Proposed Glenwood complex spurs traffic questions Engineer says new road for condos will be safe

January 30, 1998|By Del Quentin Wilber | Del Quentin Wilber,SUN STAFF

Residents concerned about a proposed senior citizen complex in Glenwood questioned the developer's traffic engineer about possible dangers posed by the project's intersection with Route 97 during a public hearing last night.

But traffic engineer Mickey Cornelius, vice president of The Traffic Group, said the intersection of a new road connecting the 116-unit condominium development and Route 97 will be safe and well within state and county guidelines.

Developer Donald Reuwer is seeking a special exception to build the complex on 58 acres near Cattail Creek Country Club.

The proposed development, which would be for residents older than 60, or those married to someone over 60 ,has come under fire from residents worried that it will hurt ground water supplies, the environment and make traffic more dangerous on busy Route 97.

"There have been at least two fatalities near there," said Anne Brown, 51, who lives on Countryside Drive. "I'm always hearing sirens out there."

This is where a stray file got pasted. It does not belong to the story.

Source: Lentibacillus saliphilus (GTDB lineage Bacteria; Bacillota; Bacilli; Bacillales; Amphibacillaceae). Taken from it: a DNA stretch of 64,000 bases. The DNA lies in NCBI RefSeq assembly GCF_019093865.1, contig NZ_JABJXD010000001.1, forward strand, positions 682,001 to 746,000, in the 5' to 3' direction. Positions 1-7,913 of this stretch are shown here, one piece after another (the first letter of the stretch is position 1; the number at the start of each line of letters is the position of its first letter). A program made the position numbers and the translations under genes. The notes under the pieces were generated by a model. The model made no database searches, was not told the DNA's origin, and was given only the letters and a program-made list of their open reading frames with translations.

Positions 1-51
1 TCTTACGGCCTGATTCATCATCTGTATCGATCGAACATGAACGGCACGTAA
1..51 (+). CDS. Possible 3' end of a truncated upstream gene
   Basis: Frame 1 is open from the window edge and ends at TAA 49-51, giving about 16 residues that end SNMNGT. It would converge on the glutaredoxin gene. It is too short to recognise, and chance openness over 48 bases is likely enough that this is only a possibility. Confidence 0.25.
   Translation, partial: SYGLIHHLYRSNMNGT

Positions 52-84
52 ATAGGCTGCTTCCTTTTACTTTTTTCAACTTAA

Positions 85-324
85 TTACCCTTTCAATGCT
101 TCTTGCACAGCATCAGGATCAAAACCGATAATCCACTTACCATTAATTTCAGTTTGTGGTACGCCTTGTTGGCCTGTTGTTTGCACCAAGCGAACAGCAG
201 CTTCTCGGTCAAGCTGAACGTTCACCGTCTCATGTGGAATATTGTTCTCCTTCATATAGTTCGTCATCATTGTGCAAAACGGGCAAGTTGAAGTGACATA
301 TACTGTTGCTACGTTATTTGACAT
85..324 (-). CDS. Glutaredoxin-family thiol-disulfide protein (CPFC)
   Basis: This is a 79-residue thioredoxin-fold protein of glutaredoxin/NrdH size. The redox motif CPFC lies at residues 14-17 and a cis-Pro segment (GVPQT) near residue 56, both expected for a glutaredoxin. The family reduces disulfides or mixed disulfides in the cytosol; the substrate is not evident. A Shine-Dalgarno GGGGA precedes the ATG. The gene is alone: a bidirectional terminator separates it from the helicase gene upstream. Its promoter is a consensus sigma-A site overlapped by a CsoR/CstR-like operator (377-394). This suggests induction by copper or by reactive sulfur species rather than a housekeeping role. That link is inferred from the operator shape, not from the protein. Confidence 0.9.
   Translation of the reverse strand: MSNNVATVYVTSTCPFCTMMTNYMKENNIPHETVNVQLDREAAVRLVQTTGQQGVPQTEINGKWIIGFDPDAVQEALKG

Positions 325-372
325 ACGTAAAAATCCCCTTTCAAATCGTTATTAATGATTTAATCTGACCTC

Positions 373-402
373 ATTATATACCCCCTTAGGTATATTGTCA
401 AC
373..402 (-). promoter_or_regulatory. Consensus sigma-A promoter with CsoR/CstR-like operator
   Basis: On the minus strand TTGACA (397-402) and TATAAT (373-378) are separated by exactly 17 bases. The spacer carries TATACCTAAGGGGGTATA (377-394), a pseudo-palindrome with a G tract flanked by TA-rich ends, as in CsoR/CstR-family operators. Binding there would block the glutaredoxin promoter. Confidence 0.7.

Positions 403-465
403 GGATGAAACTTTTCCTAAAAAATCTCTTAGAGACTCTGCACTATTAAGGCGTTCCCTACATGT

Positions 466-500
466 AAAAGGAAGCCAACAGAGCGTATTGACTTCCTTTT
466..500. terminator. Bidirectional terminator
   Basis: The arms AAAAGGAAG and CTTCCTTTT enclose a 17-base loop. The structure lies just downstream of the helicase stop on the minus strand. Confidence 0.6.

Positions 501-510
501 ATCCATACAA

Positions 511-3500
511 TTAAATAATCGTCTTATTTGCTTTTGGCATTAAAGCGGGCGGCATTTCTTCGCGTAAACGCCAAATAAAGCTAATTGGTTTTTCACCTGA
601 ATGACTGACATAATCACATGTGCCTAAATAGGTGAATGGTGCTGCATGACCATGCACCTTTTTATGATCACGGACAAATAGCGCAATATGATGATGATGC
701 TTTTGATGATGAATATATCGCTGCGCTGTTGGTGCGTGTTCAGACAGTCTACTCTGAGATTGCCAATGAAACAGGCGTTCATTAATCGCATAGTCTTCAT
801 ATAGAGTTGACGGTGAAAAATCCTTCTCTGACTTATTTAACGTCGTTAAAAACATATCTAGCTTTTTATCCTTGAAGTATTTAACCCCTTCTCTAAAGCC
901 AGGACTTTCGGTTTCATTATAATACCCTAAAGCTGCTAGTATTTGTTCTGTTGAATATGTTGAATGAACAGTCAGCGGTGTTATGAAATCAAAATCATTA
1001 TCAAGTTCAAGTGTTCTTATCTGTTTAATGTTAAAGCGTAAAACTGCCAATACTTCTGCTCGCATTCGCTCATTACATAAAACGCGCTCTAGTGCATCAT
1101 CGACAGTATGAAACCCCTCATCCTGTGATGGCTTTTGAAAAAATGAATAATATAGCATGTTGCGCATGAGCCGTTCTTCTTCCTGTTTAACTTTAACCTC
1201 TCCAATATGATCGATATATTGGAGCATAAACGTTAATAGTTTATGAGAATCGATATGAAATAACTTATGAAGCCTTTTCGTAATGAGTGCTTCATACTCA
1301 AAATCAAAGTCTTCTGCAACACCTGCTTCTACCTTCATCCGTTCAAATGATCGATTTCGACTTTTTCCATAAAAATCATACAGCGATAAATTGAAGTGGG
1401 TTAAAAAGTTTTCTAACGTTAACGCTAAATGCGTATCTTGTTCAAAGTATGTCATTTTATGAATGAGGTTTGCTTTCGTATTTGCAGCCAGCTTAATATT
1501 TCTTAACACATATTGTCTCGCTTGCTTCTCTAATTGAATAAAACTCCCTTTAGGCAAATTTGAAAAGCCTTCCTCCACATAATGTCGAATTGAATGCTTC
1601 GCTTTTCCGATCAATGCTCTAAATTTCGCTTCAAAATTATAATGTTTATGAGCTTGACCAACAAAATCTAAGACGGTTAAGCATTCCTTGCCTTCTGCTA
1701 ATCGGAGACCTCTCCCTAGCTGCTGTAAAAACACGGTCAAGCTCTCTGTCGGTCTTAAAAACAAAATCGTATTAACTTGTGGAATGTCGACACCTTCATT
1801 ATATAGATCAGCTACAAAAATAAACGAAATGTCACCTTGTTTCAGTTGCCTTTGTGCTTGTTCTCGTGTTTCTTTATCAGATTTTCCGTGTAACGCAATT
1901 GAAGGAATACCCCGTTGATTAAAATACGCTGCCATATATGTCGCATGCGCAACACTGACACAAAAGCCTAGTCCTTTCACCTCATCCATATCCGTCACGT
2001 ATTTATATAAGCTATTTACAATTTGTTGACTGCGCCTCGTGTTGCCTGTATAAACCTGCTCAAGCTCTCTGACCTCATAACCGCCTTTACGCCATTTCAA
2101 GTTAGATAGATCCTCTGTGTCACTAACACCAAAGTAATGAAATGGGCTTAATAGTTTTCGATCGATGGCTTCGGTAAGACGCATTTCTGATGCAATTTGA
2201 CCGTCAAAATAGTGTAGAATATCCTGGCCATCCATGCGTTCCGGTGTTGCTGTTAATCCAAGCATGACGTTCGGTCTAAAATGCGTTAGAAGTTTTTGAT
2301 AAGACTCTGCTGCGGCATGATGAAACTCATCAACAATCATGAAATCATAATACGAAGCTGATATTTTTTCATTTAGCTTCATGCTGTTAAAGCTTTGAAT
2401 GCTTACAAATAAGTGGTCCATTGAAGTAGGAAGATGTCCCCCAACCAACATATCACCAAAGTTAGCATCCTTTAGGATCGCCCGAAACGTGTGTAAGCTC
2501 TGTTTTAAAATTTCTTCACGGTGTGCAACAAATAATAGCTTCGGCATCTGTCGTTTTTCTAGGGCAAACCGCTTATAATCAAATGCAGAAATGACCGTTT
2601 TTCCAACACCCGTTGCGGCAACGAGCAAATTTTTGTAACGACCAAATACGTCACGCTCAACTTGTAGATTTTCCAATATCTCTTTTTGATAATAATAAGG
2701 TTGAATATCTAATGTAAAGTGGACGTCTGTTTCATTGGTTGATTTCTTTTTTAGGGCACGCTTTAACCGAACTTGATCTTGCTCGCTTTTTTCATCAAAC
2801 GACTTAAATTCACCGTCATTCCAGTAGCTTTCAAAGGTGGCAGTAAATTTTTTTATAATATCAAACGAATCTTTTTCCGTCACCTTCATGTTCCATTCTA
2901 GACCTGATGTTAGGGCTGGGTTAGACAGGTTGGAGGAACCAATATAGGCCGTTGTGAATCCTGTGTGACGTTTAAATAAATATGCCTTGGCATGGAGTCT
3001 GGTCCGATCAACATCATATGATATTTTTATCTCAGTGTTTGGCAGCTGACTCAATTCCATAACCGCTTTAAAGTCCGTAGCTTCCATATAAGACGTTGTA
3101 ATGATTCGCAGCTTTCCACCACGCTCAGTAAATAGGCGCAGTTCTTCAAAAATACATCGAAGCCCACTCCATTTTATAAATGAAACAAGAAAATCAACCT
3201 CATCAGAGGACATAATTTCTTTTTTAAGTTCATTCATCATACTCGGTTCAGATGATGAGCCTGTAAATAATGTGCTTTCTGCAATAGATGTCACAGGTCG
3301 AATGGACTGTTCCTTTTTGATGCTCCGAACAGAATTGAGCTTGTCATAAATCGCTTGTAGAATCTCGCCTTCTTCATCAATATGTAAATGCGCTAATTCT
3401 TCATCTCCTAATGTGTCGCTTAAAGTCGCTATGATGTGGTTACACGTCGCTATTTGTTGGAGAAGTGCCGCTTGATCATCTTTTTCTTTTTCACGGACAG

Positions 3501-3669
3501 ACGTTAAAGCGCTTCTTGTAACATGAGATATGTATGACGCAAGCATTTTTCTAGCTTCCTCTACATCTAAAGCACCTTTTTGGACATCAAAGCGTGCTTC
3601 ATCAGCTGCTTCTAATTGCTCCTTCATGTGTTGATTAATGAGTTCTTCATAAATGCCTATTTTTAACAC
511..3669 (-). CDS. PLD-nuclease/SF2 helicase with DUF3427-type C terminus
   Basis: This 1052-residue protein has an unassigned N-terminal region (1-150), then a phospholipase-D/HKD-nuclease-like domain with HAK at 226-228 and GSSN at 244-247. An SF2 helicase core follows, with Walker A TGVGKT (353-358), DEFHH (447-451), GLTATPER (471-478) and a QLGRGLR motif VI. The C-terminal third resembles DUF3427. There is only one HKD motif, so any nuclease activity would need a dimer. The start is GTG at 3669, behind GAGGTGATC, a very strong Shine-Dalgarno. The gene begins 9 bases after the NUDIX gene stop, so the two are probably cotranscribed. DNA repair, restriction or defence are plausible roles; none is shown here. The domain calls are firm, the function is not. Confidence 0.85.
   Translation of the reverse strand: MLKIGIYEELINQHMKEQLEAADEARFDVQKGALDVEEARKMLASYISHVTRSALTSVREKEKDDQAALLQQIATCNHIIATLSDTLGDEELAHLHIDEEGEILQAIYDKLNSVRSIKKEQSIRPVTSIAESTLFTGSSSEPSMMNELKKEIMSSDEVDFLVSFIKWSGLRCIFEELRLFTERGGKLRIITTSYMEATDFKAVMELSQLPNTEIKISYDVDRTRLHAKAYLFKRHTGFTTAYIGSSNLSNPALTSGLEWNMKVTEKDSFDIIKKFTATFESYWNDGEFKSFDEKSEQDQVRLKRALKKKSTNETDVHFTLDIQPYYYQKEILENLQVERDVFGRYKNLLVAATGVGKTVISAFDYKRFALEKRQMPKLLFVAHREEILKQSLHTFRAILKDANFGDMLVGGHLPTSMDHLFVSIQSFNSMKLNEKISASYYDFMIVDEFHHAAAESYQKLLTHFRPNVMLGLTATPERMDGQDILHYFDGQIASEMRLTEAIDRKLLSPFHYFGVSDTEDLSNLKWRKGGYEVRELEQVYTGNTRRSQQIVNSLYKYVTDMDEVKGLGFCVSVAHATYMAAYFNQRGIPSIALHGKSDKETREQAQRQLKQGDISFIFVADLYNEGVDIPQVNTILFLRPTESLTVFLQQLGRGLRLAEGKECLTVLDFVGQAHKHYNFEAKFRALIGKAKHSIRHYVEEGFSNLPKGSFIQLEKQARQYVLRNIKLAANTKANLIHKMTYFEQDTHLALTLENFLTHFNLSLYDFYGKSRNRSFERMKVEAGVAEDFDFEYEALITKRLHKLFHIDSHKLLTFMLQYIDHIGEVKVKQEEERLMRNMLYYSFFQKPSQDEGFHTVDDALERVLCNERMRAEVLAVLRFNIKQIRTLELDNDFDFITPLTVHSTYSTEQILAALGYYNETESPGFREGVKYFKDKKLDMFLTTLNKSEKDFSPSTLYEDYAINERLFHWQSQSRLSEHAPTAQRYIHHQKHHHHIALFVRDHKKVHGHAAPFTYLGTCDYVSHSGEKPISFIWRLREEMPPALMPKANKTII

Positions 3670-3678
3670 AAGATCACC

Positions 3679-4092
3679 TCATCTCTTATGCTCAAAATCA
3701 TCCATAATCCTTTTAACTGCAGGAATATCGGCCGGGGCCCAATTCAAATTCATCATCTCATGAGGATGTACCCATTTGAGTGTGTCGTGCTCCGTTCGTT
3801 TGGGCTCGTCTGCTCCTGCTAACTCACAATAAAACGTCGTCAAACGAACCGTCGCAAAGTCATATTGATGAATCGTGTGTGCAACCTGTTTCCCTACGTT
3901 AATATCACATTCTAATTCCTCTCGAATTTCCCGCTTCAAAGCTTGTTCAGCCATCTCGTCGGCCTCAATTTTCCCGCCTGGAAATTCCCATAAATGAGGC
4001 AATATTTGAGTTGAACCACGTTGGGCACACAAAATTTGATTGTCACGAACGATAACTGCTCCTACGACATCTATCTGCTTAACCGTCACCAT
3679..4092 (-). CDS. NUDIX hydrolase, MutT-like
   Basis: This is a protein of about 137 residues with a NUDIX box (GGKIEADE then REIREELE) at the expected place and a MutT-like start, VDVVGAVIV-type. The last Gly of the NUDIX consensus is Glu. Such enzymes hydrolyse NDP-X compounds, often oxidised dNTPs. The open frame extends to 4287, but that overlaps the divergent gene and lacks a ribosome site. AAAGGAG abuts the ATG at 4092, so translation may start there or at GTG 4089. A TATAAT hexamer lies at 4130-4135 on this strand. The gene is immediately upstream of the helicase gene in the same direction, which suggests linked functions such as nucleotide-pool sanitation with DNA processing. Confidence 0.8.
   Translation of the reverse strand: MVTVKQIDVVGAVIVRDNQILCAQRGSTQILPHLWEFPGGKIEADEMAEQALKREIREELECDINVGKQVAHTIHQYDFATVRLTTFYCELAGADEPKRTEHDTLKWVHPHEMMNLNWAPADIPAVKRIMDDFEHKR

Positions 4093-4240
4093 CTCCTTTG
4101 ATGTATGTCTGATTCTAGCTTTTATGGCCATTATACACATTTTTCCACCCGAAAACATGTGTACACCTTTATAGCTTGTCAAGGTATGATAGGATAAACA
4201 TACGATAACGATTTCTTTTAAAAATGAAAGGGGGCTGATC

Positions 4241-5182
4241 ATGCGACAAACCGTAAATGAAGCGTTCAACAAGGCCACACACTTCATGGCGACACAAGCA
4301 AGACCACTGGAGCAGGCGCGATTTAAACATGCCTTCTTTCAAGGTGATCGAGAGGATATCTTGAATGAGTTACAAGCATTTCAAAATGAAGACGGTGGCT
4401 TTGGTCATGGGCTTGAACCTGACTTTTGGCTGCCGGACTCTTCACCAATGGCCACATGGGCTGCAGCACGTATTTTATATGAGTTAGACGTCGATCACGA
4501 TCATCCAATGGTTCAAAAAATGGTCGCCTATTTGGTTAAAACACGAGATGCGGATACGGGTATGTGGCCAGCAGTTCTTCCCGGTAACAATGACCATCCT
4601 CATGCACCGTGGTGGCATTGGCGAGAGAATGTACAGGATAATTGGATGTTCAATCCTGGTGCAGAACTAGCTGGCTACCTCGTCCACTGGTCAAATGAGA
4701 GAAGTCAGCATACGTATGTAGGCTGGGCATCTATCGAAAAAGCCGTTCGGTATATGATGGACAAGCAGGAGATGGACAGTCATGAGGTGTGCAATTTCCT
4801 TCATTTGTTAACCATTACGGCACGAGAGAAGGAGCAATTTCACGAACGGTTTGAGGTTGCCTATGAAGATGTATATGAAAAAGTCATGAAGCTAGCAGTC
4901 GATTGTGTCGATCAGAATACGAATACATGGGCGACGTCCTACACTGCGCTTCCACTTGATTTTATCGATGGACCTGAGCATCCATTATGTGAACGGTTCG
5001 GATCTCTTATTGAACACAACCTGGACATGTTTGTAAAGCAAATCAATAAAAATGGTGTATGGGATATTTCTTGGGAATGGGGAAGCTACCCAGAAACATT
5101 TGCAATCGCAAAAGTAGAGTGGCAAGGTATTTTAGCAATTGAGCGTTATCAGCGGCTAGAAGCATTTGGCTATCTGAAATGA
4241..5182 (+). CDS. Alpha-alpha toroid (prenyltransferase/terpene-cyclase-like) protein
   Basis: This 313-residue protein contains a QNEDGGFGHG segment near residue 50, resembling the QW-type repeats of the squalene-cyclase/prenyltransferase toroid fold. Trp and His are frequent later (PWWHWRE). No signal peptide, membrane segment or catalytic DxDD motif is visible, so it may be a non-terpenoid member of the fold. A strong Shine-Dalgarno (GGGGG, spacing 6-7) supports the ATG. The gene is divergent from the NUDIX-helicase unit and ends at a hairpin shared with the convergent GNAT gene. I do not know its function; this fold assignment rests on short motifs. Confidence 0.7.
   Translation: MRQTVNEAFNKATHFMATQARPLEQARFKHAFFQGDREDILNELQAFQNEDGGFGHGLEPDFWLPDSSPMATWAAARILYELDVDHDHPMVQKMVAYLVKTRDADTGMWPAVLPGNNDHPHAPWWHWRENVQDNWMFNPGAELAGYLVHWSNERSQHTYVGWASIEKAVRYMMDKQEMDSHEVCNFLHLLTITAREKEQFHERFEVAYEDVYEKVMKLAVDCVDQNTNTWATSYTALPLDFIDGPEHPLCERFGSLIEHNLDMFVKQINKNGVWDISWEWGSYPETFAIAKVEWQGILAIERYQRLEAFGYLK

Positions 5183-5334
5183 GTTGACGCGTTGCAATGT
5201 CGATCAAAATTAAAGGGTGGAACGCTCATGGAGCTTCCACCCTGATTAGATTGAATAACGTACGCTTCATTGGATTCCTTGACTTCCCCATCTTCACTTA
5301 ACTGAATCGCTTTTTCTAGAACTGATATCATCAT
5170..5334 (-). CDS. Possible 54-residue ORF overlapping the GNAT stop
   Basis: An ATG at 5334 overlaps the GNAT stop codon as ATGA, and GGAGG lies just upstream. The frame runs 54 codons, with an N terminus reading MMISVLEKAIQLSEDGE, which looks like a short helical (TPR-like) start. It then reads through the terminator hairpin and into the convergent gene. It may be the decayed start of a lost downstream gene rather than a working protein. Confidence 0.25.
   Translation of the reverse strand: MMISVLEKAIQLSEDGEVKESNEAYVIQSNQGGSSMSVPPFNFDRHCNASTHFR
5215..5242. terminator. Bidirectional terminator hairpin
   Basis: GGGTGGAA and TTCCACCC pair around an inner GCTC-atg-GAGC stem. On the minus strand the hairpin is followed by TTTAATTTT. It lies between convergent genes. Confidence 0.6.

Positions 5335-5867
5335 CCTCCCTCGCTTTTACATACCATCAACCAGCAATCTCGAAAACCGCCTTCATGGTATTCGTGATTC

State Highway Administration statistics show traffic on Route 97, south of Interstate 70, has increased by about a third since 1987, from 7,775 cars a day to 10,450 in 1995.

Led by slow-growth activist Susan Gray of Highland, residents questioned Cornelius about traffic count figures and how many trips residents of the proposed condominium would make each day.

They say the "active" elderly residents are likely to make more trips than those predicted by traffic engineers using national and local data.

Cornelius said the complex would generate about 21 morning trips and 26 evening trips, as opposed to 34 morning trips and 43 evening trips generated if 29 single-family homes were placed on the 58-acre site.

"Most people under 60 work, most of those over 60 don't," Cornelius said. "This is basically a fact based on lifestyles."

But residents are also worried about what happens during bad weather. A major part of the proposal hinges on elderly residents using golf carts to travel to the club where they will be members and use dining facilities.

During inclement weather, residents charge, elderly drivers will pile into their cars and use Route 97 for the 3,000-foot drive to the club's entrance.

"Yes, if it's cold and rainy, they will most likely drive," Cornelius said.

Pub Date: 1/30/98

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